Then, back in New York, Auden took his own young companion Chester Kallman as collaborator. In addition to his literary gifts, Kallman was a serious buff who had been largely responsible for Auden's operatic education; but his roving eye had also long since ruptured a relationship Auden had initially regarded as a kind of marriage, and the invocation of Kallman's help may also have represented an attempt to return to their starting-point.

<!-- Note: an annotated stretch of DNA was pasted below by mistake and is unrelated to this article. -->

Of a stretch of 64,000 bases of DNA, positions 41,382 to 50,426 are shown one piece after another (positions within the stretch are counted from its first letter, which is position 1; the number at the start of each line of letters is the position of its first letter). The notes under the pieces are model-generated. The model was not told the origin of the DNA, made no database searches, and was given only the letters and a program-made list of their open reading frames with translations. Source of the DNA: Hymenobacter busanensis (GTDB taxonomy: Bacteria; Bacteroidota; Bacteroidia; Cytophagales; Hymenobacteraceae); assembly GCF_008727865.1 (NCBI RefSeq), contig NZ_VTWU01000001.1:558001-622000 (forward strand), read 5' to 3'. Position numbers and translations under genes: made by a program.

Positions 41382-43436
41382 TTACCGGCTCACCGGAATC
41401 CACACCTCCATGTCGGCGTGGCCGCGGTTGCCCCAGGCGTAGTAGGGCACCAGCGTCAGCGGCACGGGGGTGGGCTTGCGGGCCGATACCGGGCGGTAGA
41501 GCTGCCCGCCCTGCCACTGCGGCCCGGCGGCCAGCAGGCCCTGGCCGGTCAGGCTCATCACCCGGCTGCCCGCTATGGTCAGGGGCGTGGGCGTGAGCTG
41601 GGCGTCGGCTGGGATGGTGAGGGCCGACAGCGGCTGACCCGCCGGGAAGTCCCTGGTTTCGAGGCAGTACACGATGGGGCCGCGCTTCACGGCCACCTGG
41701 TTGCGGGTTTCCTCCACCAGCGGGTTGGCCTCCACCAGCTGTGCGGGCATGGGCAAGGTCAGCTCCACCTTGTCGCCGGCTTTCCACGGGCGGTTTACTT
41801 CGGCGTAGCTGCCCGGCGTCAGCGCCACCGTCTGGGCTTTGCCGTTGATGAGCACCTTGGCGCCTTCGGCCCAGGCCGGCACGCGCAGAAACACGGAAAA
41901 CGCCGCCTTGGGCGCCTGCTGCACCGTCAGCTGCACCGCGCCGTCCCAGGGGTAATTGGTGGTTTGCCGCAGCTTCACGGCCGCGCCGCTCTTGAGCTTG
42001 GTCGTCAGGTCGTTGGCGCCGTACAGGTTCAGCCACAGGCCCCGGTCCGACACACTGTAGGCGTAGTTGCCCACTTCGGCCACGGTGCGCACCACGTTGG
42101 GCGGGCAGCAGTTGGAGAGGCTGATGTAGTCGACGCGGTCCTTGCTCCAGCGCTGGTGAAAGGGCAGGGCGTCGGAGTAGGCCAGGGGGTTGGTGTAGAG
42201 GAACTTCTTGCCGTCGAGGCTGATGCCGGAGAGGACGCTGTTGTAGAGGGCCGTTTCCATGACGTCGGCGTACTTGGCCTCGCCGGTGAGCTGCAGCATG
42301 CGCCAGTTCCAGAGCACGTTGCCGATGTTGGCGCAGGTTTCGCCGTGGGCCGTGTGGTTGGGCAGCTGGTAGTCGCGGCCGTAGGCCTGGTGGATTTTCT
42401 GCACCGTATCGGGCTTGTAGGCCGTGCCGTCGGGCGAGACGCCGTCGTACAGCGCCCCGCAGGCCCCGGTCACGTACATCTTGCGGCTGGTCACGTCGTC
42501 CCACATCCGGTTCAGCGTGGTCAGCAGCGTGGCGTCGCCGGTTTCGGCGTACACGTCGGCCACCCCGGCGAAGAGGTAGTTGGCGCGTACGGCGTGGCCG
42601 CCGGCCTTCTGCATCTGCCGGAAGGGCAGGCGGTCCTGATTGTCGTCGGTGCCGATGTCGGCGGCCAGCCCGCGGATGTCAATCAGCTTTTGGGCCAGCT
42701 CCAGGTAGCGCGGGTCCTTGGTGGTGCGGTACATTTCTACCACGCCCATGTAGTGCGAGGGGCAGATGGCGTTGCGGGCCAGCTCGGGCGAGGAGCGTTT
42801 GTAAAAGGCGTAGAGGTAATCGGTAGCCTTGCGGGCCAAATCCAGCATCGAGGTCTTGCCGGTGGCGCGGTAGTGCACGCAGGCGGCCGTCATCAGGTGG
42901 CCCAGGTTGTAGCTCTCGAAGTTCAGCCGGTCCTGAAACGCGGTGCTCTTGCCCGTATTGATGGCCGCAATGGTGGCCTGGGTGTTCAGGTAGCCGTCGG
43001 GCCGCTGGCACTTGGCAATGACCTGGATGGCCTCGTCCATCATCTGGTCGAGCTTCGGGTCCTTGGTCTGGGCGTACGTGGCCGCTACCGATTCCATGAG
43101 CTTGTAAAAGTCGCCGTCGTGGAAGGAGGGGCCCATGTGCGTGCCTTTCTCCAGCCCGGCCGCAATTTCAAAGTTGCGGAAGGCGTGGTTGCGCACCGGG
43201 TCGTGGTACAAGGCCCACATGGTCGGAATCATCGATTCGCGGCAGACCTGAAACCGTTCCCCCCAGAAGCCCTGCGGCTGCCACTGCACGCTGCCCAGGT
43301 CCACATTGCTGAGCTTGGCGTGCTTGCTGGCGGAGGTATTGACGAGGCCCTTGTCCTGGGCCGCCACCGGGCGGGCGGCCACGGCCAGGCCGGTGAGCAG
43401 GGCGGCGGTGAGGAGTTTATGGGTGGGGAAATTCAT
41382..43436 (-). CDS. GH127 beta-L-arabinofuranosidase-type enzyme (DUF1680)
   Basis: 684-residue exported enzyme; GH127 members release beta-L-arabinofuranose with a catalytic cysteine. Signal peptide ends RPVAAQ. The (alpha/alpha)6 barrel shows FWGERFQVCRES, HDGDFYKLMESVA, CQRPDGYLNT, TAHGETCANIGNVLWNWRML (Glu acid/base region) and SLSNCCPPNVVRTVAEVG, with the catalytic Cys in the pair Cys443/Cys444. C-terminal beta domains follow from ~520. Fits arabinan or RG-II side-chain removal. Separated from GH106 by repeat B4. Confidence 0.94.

Be that as it may, by the time Auden handed the final chunk of his impeccably neo-Augustan libretto over to Stravinsky in late March 1948, its Hogarthian morality had acquired a Christian gloss in the form of a Faustian pact with the Devil, a fairytale complement of Three Wishes (plus an uncovenanted Fourth by way of denouement), and a pagan sub-text through allusions to the myth of Venus and Adonis - all projected against a background of the ever- revolving seasons, as if to exemplify the human experience of temporality Stravinsky encapsulated in another context when he remarked: 'Time does not pass; only we pass.'